In a recent interview, researcher, professor, and best-selling author Brené Brown shared that after giving talks on shame and resilience–the topic for which she is not only best known but also deserves significant credit for bringing into the forefront of public discourse–she frequently hears people say, “I already knew everything you were talking about, I just didn’t have the words.” Brown’s work has always resonated with me, partly because of her ability to give language to real human struggles but more so in the way her writing weaves together research with personal experience. Indeed, Brown’s movement toward household name status came out of widely viewed TED Talk in which she shared her own experience of rebuilding after a breakdown and how that season informed her professional pursuits. It is a posture that is brave and vulnerable–concepts at the heart of her research–and what makes her so skilled at giving people the words for what they already know.
This new, online space at Ministry Mentors is my own effort at drawing together my professional life as a sociologist, researcher, and educator with my personal story rooted in a rather unexpected journey as a pastor’s spouse. I describe my identity as a pastor’s spouse as “unexpected” because my husband, Aaron, did not intend to pursue traditional parish ministry. His ten-plus years as the pastor of a vibrant urban congregation came as a call–literally, by phone, from denominational leaders asking if he would consider joining a co-pastor team to revitalize a dying church–and spiritually, in now recognizing God’s movement in his professional path.
Where did I fit in all of this? What did this mean for our family life? Our shared commitment to being part of faith community? Our social life? My identity? These are questions I asked a lot in those early days of Aaron’s ministry and I’m admittedly still seeking answers. What I do know, though, is this journey led me down a path much like Brown’s where my personal life intersected with my professional life in ways I never thought possible. As I began exploring these questions around clergy family life and what they meant for me and my family, I decided to ask these questions of others, spending the next ten years studying, analyzing, writing, and speaking on the intersections of work, family, faith, relationships, and identity among clergy families.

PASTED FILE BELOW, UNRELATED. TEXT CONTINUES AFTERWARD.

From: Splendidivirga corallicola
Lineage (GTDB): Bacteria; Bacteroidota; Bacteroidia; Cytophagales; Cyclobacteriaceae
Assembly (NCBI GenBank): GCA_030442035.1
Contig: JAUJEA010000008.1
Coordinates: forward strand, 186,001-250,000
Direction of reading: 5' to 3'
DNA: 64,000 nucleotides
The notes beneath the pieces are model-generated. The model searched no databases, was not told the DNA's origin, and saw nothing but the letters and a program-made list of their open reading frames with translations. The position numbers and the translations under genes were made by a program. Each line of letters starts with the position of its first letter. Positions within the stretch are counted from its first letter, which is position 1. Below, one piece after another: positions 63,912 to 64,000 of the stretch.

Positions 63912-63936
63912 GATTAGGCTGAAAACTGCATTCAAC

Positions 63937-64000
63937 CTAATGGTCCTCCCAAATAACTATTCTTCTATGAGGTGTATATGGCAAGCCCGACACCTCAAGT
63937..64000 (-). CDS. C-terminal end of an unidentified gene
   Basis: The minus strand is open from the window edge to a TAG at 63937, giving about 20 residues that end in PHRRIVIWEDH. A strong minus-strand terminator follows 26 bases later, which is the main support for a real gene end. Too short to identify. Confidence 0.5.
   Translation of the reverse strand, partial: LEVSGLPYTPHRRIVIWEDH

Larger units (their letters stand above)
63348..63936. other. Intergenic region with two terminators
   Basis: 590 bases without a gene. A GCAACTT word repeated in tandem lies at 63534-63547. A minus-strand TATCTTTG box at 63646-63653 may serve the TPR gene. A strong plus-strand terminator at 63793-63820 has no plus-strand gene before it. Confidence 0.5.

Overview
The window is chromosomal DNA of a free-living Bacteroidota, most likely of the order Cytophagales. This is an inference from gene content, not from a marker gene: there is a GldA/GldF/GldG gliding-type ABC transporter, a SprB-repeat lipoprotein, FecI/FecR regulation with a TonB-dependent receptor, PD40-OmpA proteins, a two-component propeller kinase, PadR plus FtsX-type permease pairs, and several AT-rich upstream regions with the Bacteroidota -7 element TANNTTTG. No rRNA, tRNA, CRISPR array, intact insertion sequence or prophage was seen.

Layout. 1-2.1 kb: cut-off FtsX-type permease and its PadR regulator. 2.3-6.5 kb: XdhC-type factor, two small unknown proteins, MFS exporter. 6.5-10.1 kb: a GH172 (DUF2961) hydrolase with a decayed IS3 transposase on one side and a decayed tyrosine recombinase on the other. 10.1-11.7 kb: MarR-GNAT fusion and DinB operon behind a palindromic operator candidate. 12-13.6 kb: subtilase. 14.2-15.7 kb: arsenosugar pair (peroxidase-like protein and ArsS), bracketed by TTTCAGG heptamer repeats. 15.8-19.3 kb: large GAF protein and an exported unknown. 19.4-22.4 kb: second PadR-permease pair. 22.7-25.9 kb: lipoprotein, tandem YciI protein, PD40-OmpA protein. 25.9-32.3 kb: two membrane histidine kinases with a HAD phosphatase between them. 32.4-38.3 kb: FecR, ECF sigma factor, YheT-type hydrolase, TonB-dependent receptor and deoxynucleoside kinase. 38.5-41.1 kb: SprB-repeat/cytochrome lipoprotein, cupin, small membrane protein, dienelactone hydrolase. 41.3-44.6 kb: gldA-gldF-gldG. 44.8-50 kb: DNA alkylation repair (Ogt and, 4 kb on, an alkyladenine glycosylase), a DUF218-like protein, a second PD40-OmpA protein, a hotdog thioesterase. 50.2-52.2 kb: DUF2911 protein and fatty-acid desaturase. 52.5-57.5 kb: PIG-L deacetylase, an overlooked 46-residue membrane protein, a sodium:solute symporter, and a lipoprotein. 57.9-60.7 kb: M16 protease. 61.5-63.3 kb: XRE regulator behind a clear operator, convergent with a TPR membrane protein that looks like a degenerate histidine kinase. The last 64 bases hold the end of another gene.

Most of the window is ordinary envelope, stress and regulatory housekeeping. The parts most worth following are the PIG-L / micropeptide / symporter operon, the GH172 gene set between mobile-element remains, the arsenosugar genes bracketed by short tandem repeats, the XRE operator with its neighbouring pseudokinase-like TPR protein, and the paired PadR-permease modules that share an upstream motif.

Which brings me back to this blog I am calling Weaving Work, Family, and Faith. This is a place for reflection on the complicated, messy, but life-giving realities of being a clergy family. It is a space for connection with others. And it is an opportunity to think about the ways our lives are never separated into neat, tidy compartments. In writing about the intersections of my research and my own life, I hope this becomes a space where readers discover something new, but also one where they find themselves saying that same line Brown so often hears: “I already knew everything you were talking about, I just didn’t have the words.”
Lenore Knight Johnson, PhD
MORE ABOUT LENORE
Lenore Knight Johnson, PhD, is Assistant Professor of Sociology at Trinity Christian College. Her research areas include religion, gender, families, and social inequalities with projects focusing on work-life integration among clergy families, women’s ordination, and a new, developing project on whiteness among social justice oriented Christians. Prior to her academic career, Lenore worked in the not-for-profit sector and social services, primarily in refugee resettlement and immigrant advocacy, a background that informs her interest and experience in community-based and applied sociological research.